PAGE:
Zeitschrift für Gastroenterologie 08/2012; 50(8):766-70. · 1.41 Impact Factor
[Show abstract][Hide abstract] ABSTRACT: To evaluate a new 2-step technique for obtaining adequate but short-term parenchymal hypertrophy in oncologic patients requiring extended right hepatic resection with limited functional reserve.
Patients presenting with primary or metastatic liver tumors often face the dilemma that the remaining liver tissue may not be sufficient. Preoperative portal vein embolization has thus far been established as the standard procedure for achieving resectability.
Two-staged hepatectomy was performed in patients who preoperatively appeared to be marginally resectable but had a tumor-free left lateral lobe. Marginal respectability was defined as a left lateral lobe to body weight ratio of less than 0.5. In the first step, surgical exploration, right portal vein ligation (PVL), and in situ splitting (ISS) of the liver parenchyma along the falciform ligament were performed. Computed tomographic volumetry was performed before ISS and before completion surgery.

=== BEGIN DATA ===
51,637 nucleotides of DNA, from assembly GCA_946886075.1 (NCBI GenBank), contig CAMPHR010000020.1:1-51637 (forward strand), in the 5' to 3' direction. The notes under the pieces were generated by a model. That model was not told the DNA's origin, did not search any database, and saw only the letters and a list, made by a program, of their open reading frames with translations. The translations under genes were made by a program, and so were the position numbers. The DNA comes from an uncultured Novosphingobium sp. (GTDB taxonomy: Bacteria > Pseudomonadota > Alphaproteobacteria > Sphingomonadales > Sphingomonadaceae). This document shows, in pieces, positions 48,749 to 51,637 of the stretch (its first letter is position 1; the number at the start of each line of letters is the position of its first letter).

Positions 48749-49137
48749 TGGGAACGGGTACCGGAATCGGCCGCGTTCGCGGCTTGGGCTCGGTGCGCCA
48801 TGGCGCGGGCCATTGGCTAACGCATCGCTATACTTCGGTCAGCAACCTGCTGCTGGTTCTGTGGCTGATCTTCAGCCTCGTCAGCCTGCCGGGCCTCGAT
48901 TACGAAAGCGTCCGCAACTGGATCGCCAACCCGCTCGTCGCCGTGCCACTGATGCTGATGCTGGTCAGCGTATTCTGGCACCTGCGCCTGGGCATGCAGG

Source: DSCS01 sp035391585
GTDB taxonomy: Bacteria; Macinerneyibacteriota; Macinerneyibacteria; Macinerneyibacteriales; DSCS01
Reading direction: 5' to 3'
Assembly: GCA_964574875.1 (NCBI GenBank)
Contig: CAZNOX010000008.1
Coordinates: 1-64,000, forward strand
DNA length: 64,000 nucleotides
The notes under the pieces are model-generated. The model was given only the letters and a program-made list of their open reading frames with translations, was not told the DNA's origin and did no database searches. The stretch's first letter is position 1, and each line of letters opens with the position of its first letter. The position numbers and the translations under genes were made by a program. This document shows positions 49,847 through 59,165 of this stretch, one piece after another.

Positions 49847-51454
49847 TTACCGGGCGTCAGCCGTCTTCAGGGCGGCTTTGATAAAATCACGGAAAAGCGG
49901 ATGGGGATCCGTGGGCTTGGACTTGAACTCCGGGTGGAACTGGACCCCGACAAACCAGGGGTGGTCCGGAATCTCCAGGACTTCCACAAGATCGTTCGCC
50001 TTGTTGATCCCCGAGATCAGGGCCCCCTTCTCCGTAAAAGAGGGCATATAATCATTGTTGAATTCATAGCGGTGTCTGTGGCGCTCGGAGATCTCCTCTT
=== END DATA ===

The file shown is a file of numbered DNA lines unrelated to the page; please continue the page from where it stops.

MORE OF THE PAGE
The study included 25 patients with primary liver tumors (hepatocellular carcinoma: n = 3, intrahepatic cholangiocarcinoma: n = 2, extrahepatic cholangiocarcinoma: n = 2, malignant epithelioid hemangioendothelioma: n = 1, gallbladder cancer: n = 1 or metastatic disease [colorectal liver metastasis]: n = 14, ovarian cancer: n = 1, gastric cancer: n = 1). Preoperative CT volumetry of the left lateral lobe showed 310 mL in median (range = 197-444 mL). After a median waiting period of 9 days (range = 5-28 days), the volume of the left lateral lobe had increased to 536 mL (range = 273-881 mL), representing a median volume increase of 74% (range = 21%-192%) (P < 0.001). The median left lateral liver lobe to body weight ratio was increased from 0.38% (range = 0.25%-0.49%) to 0.61% (range = 0.35-0.95). Ten of 25 patients (40%) required biliary reconstruction with hepaticojejunostomy. Rapid perioperative recovery was reflected by normalization of International normalized ratio (INR) (80% of patients), creatinine (84% of patients), nearly normal bilirubin (56% of patients), and albumin (64% of patients) values by day 14 after completion surgery. Perioperative morbidity was classified according to the Dindo-Clavien classification of surgical complications: grade I (12 events), grade II (13 events), grade III (14 events, III a: 6 events, III b: 8 events), grade IV (8 events, IV a: 3 events, IV b: 5 events), and grade V (3 events). Sixteen patients (68%) experienced perioperative complications. Follow-up was 180 days in median (range: 60-776 days) with an estimated overall survival of 86% at 6 months after resection.